Chronic Gastritis Case Study
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CHRONIC GASTRITIS Gastritis is an inflammation of the lining of the stomach. There are many possible causes. Gastritis is caused by excessive alcohol consumption, prolonged use of nonsteroidal anti-inflammatory drugs, also known as NSAIDs, such as aspirin or ibuprofen, or infection with bacteria, such as Helicobacter pylori. Sometimes gastritis develops after major surgery, traumatic injury, burns, or severe infections. Certain diseases, such as pernicious anemia and chronic bile reflux, or autoimmune disorders, can cause gastritis as well. Gastritis may also occur in those who have had weightloss surgery resulting in the banding or reconstruction of the digestive track. The most common symptom is abdominal upset or pain. Other symptoms are indigestion, abdominal bloating, nausea, and vomiting, or a feeling of fullness or burning in the upper abdomen. Blood in your vomit or black stools may be a sign of bleeding in the stomach, which may indicate a serious problem.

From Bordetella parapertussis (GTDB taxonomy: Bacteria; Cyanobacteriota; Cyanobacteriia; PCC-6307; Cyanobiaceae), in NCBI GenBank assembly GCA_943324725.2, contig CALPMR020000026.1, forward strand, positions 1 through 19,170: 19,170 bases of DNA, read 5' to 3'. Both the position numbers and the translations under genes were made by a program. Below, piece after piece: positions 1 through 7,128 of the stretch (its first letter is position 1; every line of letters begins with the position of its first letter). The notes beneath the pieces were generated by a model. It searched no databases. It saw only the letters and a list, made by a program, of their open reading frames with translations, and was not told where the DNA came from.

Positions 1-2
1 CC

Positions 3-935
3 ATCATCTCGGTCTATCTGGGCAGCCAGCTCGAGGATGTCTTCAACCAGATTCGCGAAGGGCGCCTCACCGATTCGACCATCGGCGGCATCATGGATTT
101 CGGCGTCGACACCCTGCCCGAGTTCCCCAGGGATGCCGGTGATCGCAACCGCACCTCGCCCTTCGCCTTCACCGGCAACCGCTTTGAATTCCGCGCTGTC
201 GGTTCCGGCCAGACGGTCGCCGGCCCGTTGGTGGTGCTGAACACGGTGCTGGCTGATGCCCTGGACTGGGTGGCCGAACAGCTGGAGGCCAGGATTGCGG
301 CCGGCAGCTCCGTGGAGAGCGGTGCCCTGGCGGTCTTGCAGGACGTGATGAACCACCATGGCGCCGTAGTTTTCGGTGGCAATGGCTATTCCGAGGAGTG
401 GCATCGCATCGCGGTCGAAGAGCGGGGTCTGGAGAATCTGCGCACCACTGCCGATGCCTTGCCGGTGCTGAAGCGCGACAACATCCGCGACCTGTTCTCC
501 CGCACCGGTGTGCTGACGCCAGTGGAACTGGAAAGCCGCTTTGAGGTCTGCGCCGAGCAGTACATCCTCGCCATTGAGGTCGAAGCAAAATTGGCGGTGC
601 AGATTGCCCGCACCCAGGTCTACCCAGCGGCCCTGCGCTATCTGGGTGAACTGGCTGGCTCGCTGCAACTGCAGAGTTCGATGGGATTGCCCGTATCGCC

CAUSES : •
Bacterial infection. People infected with Helicobacter pylori (H. pylori) can experience gastritis — most commonly chronic gastritis.
Regular use of pain killers. Nonsteroidal anti-inflammatory drugs (NSAIDs), such as aspirin, ibuprofen (Advil, Motrin, others) and naproxen (Aleve), can cause both acute gastritis and chronic gastritis. Using these drugs regularly or taking too much of these drugs may reduce a key substance that helps preserve the protective lining of your stomach.
Excessive alcohol intake. Alcohol can irritate and erode your stomach lining, which makes your stomach more vulnerable to digestive juices.
• Stress. Severe stress due to major surgery, traumatic injury, burns or severe infections can cause gastritis. • Bile reflux disease. Bile — a fluid that helps you digest fats — is produced in your liver and stored in your gallbladder. When it's released from the gallbladder, bile travels to your small intestine through a series of thin tubes. Normally, a ring-like sphincter muscle (pyloric valve) prevents bile from flowing into your stomach from your small intestine. But if this valve doesn't work properly, or if it has been removed because of surgery, bile can flow into your stomach, leading to inflammation and chronic gastritis. •